What Are The Symptoms Of Obsessive-Compulsive Disorder?

Obsessive-compulsive disorder (OCD) is a mental health disorder that occurs when individuals have irrational patterns of uncontrollable fears and thoughts that lead to engaging in compulsive behavior. The obsessions and compulsions both interfere with a patient's day-to-day functioning and lead to significant emotional or physical distress. When someone with OCD tries to stop their thought spirals or resist compulsions, it can lead to more anxiety and stress. Not every case of obsessive-compulsive disorder presents the same way. Though the better-known manifestation of OCD involves an obsession with cleanliness and fear of germs, this condition can develop around any theme. It's important to note while obsessive-compulsive disorder can sometimes seem uncontrollable, there are multiple treatment methods available. A combination of medication and psychotherapy is often effective at helping OCD patients.

Uncover the symptoms of obsessive-compulsive disorder now.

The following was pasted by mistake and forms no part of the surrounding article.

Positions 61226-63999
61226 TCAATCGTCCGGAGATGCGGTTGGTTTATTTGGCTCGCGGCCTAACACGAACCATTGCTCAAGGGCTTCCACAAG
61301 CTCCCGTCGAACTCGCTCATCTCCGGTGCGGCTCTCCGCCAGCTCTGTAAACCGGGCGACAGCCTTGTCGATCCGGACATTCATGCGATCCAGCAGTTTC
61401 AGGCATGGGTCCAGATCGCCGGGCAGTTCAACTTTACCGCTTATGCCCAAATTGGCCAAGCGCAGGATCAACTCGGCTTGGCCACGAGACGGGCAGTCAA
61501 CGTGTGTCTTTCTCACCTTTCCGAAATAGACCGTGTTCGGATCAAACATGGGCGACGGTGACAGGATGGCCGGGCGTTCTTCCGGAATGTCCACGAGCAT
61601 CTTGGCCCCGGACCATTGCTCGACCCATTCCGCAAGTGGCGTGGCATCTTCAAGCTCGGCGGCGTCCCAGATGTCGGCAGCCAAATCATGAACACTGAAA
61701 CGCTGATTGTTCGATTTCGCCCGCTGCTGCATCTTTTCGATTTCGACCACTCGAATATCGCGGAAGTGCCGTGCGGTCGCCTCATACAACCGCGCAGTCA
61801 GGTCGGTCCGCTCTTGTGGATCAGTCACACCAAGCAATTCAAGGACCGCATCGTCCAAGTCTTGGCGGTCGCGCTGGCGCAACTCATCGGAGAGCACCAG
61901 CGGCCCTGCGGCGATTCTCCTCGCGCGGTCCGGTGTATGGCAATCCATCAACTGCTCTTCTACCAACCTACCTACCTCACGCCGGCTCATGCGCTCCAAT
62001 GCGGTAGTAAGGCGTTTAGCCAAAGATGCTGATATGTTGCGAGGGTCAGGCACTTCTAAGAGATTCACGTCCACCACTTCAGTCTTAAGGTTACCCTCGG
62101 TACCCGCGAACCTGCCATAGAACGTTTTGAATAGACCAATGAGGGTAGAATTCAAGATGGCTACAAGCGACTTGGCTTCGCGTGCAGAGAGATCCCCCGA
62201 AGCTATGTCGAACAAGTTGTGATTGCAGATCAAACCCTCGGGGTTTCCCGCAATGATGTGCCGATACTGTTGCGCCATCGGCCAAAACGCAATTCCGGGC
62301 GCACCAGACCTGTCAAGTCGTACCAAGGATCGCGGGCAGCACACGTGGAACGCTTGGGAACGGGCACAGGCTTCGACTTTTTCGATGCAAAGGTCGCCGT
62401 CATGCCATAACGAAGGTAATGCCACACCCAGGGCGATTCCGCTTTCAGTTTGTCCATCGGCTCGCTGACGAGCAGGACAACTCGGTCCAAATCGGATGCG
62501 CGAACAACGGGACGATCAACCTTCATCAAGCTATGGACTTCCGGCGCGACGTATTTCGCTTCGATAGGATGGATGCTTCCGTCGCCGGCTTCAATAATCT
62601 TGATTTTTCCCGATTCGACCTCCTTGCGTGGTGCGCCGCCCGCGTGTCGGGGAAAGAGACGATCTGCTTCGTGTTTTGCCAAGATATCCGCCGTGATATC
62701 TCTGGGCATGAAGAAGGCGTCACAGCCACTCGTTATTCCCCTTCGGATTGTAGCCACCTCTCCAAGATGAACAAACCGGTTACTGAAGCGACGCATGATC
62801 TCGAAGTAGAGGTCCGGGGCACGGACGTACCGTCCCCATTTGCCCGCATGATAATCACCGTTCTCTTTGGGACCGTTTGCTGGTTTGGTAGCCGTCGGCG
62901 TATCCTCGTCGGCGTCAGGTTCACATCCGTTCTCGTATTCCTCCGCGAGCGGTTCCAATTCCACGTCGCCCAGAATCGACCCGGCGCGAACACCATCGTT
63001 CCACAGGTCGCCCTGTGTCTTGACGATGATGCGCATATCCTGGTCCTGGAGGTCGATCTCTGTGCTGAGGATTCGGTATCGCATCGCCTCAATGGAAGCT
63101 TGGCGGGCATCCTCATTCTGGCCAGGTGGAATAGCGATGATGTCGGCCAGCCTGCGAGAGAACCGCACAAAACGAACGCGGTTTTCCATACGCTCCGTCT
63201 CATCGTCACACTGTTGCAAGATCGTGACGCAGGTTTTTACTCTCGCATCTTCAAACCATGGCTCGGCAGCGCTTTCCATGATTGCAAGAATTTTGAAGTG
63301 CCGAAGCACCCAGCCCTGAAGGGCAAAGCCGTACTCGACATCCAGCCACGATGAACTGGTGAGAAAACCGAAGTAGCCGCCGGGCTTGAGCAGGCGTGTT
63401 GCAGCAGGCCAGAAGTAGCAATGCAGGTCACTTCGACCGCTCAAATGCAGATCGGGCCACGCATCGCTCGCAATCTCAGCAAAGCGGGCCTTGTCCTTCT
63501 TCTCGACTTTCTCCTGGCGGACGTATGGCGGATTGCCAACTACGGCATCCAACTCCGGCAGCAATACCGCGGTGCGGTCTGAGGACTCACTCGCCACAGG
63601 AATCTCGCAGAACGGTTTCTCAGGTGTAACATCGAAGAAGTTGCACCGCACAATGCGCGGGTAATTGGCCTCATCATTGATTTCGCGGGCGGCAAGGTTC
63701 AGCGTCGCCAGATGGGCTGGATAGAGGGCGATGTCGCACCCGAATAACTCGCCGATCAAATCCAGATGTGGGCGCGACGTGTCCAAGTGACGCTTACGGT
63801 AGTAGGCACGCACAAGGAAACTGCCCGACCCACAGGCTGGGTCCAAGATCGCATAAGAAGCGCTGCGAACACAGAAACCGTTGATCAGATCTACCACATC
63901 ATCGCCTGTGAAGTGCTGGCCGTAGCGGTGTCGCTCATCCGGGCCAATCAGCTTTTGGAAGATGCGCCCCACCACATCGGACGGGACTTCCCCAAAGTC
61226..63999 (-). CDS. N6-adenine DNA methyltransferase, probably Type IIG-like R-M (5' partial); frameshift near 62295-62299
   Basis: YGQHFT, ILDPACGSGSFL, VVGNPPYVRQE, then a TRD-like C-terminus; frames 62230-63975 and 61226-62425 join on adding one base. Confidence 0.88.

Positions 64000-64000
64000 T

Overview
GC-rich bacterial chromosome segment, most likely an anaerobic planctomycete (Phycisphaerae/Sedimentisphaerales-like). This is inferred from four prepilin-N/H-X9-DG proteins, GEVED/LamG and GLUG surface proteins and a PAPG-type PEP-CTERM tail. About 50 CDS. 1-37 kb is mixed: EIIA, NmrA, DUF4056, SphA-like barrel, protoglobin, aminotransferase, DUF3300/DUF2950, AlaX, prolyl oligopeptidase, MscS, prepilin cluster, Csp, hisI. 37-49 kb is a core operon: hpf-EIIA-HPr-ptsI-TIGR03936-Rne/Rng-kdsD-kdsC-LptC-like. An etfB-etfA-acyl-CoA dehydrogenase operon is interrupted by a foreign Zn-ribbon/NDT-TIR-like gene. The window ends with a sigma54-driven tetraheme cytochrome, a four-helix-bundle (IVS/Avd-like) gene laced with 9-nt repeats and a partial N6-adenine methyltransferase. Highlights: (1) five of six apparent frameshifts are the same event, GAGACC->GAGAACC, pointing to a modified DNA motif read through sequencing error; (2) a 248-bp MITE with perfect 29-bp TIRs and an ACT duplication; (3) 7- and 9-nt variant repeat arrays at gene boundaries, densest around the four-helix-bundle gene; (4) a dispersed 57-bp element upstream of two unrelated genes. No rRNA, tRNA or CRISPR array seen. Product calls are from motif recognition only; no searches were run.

Intrusive and Repetitive Thoughts


Obsessive-compulsive disorder presents with intrusive and repetitive thoughts that often follow patterns. These thoughts may then lead to the need to act out compulsions to lessen them. The most common media portrayals of OCD tend to show affected individuals struggling with obsessive thought spirals about cleanliness and purity, along with fear of germs and contamination. Though this is one of the main ways OCD can manifest, there are other forms intrusive thoughts can take. Oftentimes, intrusive thoughts can be violent and extremely upsetting. It's normal to have occasional thoughts like, 'I could drive my car into oncoming traffic or hit a pedestrian and harm people.' With a neurotypical brain, these thoughts can be put aside. Someone with obsessive-compulsive disorder, on the other hand, will obsess about them and may even feel like they've committed the violent act just by thinking about it. Even if OCD obsessions center around immoral or violent thoughts, affected individuals are not more likely to actually commit these acts than the general population. They find these thoughts extremely upsetting and suffer from them.

Learn more about the warning signs of obsessive-compulsive disorder now.

Katherine MacAulay